Archive for the ‘Google’ Category

I’d Plus One That! Why I Think Google’s Shared Endorsements Are a Good Thing for Social Media, Influencers and Consumers

Are You On Google+ Yet?  If You're Not You Should Be

There’s been a lot of talk today online about the upcoming change in Google’s TOS that will allow them to begin selling ads with your endorsement of various products and services on the web. I’ve seen different reactions from some people who dislike this idea and others who are largely apathetic about it.

Because Google gives everyone an opportunity to opt out of shared endorsements, it’s easy to dismiss a lot of the criticism by simply pointing folks to how easy opting out is. Some people are very anti-advertising though and certainly this new advertising channel will naturally be met by some with healthy skepticism. It’s also worth noting that these ads are not going to appear on Google+. Google+ will remain ad free. The new ads simply will use Google+ data to advertise in places where Google is already advertising, like search.

Personally speaking, for myself, I embrace change. In general I’d rather see more change, than less. I think change represents innovation (usually) and I probably tend to look for the positive in change rather than the negative. I’m a glass half full sort of guy when it comes to change.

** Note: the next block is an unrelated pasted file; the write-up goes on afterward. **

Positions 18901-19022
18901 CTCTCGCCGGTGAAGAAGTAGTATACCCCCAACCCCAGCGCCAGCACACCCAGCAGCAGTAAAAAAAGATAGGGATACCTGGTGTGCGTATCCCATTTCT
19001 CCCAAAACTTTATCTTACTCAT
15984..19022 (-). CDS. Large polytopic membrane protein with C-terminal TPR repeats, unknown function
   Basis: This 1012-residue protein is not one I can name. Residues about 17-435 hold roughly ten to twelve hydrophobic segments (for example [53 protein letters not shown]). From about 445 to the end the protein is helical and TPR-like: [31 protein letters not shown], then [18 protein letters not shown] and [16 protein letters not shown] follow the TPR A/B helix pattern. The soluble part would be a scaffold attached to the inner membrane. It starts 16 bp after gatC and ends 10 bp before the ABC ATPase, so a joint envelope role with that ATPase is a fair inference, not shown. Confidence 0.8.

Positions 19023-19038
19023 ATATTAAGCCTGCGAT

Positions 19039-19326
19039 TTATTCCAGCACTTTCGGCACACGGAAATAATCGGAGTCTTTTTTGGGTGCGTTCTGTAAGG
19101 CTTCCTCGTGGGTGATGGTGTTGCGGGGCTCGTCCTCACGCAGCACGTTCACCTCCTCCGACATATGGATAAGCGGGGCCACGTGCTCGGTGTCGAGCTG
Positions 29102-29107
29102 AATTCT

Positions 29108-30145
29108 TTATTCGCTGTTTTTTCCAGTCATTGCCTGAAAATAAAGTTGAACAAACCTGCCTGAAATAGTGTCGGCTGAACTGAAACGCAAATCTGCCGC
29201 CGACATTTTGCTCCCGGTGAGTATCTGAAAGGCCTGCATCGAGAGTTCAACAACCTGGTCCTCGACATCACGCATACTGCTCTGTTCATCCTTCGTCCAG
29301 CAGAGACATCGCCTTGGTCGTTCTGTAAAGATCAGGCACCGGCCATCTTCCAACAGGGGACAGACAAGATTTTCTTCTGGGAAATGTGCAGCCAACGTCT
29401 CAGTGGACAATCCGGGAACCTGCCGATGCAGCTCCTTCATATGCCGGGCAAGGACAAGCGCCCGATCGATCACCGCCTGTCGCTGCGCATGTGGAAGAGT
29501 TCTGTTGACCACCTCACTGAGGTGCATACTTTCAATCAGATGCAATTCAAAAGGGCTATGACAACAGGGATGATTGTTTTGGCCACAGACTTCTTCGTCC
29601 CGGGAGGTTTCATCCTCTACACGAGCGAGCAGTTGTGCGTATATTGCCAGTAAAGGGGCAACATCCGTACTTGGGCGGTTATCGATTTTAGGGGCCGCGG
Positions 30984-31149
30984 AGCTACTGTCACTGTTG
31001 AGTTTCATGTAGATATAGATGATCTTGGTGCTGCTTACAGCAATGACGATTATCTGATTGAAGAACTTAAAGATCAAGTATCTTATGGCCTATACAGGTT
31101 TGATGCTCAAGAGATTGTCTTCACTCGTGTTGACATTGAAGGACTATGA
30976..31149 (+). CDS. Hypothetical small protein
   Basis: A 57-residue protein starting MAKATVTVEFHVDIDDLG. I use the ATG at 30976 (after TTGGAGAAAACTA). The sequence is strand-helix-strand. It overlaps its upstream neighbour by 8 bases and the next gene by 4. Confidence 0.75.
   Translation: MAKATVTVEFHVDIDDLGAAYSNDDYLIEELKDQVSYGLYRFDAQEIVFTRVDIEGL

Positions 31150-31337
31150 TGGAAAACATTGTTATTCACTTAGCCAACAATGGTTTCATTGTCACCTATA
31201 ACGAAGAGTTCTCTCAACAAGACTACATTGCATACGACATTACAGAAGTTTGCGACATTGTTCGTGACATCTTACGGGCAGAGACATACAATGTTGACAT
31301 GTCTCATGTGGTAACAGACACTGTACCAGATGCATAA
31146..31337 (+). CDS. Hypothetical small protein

I think most of us see how today’s announced change in the TOS is good for businesses who advertise. Personal endorsements by our friends are incredibly powerful motivators. Ads which feature personal endorsements by people we know, trust and respect, will be far more effective than other ads that an advertiser might come up with.

I think we can also see where this new product would be good for Google. Google gets paid by the click. If they can run ads that produce way more clicks and are more effective, it would seem to stand that they can make more money selling ads. The more clickable an ad the more revenue per page view it represents.

The last part of this equation though is the user, and I think a lot of people are trying to figure out if this is a good, bad, or indifferent thing for the user.

My opinion is that this is a good thing for the user and here’s why.

1. I believe that this change will push brands, products, services, businesses, etc. to allocate more of their marketing budgets towards social media and social media influencers than in the past. It’s ridiculous to me how much money companies like Canon and Nikon and other old brands, that just don’t get it, spend on things like tired old photography magazines and traditional print media vs. social media.

Social media is the future. By increasing the value of our possible endorsements through advertising buys, companies will spend more time, effort and money to court social influencers.